Allegheny student’s artwork sparks online controversy

The+unnamed+triptych+has+since+been+removed+from+public+view+on+Allegheny%E2%80%99s+campus+due+to+online+complaints.+This+photo+shows+the+full+work.+The+original+photo+posted+on+Facebook+was+a+cropped+image.
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Allegheny student’s artwork sparks online controversy

The unnamed triptych has since been removed from public view on Allegheny’s campus due to online complaints. This photo shows the full work. The original photo posted on Facebook was a cropped image.

The unnamed triptych has since been removed from public view on Allegheny’s campus due to online complaints. This photo shows the full work. The original photo posted on Facebook was a cropped image.

Contributed by the artist

The unnamed triptych has since been removed from public view on Allegheny’s campus due to online complaints. This photo shows the full work. The original photo posted on Facebook was a cropped image.

Contributed by the artist

Contributed by the artist

The unnamed triptych has since been removed from public view on Allegheny’s campus due to online complaints. This photo shows the full work. The original photo posted on Facebook was a cropped image.

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What began as an art project between two friends has sparked outrage on social media after a cropped image showcased the words “kill cops,” one of many phrases featured in the piece. With the artist’s consent, the triptych has been removed from public view on Allegheny’s campus as a result of the complaints.

Initially, the piece was not meant to be shown to anyone else; the artist said it began as a project worth “making for the sake of making” in order to help find inspiration for an academic class project. The artist and a friend, a fellow student, wanted to think about how they were feeling and explore the intricacies of art — a discipline people do not fully comprehend unless they have worked in it themselves, the artist said.

“I don’t view the world in the way that most people do, obviously,” the artist said. “I am an observer of the world … and I make things in response to that and my experiences.”

While trying to come up with ideas for the class, the artist thought painting was the best way to let ideas flow, so the artist and a friend began talking about different compositions and layerings to incorporate into the work. Even though a friend assisted with the paintings’ creation, the artist is considered to be the sole author of the work.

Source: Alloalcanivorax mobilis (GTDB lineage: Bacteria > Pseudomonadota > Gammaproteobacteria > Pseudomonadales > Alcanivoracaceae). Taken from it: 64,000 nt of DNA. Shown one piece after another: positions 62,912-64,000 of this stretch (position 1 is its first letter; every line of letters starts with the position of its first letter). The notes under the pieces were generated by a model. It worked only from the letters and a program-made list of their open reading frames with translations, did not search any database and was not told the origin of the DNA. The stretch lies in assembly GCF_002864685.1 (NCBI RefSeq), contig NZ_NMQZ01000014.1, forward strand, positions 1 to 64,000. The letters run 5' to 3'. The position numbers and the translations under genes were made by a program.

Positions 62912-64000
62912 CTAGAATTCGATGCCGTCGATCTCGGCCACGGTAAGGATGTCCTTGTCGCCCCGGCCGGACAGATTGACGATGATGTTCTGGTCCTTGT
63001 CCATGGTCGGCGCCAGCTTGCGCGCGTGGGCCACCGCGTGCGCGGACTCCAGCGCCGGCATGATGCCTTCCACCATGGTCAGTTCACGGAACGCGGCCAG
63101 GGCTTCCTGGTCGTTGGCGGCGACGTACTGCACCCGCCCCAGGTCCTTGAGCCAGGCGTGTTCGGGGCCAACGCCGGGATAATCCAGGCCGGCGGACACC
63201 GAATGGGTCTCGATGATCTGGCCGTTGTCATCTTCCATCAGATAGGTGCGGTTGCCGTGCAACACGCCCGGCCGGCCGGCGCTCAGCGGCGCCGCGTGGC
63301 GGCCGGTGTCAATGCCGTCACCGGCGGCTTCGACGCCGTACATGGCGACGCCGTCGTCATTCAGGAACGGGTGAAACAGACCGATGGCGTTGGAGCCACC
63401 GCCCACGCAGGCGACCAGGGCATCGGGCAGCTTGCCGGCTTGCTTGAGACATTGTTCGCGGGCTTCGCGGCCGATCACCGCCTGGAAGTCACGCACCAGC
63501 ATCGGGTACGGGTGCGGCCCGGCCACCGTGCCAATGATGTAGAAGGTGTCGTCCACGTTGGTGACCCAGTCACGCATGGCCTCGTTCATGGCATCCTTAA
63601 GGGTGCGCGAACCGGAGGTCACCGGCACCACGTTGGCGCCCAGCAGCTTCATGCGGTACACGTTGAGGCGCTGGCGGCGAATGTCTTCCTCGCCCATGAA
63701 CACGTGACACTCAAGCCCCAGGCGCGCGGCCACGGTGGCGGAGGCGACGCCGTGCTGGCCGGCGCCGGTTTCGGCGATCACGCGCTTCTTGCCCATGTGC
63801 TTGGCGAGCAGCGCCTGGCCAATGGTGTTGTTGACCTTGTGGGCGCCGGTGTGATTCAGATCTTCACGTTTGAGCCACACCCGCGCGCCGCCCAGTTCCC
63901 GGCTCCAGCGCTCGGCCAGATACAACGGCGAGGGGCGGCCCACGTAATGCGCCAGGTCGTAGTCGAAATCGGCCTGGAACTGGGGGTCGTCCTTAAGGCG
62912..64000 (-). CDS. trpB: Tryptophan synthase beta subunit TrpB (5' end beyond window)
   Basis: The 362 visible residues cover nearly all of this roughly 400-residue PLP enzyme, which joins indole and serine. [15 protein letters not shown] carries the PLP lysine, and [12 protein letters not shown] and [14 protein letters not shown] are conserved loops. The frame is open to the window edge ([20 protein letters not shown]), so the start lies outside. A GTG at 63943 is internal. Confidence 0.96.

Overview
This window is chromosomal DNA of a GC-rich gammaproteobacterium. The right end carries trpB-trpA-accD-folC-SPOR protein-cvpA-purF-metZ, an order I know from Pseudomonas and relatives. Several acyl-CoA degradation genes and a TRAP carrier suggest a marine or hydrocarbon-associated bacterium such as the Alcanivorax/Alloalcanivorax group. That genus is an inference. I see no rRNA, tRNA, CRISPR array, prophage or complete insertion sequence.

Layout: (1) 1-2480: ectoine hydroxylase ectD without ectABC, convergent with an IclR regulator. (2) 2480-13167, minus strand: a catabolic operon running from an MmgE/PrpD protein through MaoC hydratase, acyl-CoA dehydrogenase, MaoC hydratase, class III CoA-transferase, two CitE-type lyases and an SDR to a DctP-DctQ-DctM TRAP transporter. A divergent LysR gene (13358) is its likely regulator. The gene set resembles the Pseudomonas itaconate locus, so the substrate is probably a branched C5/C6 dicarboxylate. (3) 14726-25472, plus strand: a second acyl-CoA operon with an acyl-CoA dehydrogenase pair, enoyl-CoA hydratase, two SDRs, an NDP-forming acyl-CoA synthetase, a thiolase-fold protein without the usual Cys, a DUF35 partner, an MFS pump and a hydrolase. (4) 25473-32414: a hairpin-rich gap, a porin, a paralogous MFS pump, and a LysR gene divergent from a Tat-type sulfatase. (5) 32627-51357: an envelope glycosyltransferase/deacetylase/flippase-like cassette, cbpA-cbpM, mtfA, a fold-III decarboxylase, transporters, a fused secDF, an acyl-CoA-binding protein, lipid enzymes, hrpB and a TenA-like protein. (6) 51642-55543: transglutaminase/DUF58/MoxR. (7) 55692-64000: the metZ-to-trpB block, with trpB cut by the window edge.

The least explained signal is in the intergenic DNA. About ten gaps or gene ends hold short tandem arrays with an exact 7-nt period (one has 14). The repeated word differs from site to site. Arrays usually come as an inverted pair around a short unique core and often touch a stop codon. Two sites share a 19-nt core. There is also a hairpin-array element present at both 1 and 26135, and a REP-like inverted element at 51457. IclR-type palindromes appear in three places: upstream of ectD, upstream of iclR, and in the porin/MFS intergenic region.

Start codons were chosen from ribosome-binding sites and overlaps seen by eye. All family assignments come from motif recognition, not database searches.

Because the artist and professor have received threats, The Campus has decided to keep their identities anonymous. The professor who teaches the artist’s class was unavailable for comment.

The whole piece is comprised of three large paintings and shows what Allegheny has described as “an urban street scene” in an official college statement.

Contributed by the artist
The unnamed triptych has since been removed from public view on Allegheny’s campus due to online complaints. This photo shows the full work. The original photo posted on Facebook was a cropped image.

Playing with ideas like color theory and juxtaposition, the two students wanted the “vibrant, thick” colors and phrases to be “in your face” and “desensitizing to the rest of the piece” — representative of how people act today, the artist said. The artist cited social media platforms as examples of this behavior. While the artist does not use social media, the original post drew the attention of over 1,000 on Facebook.

Crawford County Prothonotary Emmy Arnett tagged Allegheny College in a Facebook post, condemning the work and the college for permitting it to be displayed. Arnett also urged the Fraternal Order of Police Lodge 97, the union of Meadville’s police department, to find another location for its upcoming concert, which has been held on campus before and is scheduled for March 17.

“Shame on you Allegheny College for allowing this to hang on your walls,” Arnett wrote. “I hope the FOP finds another venue for their concert.”

When contacted by The Campus, Arnett said she had no further comment.

To respond to the number of complaints, the college released a statement of its own on the Allegheny College Facebook page.

On Monday, Feb. 25, students received an email from Provost and Dean of the College Ron Cole about the online outrage, copying the official college statement at the bottom of the message: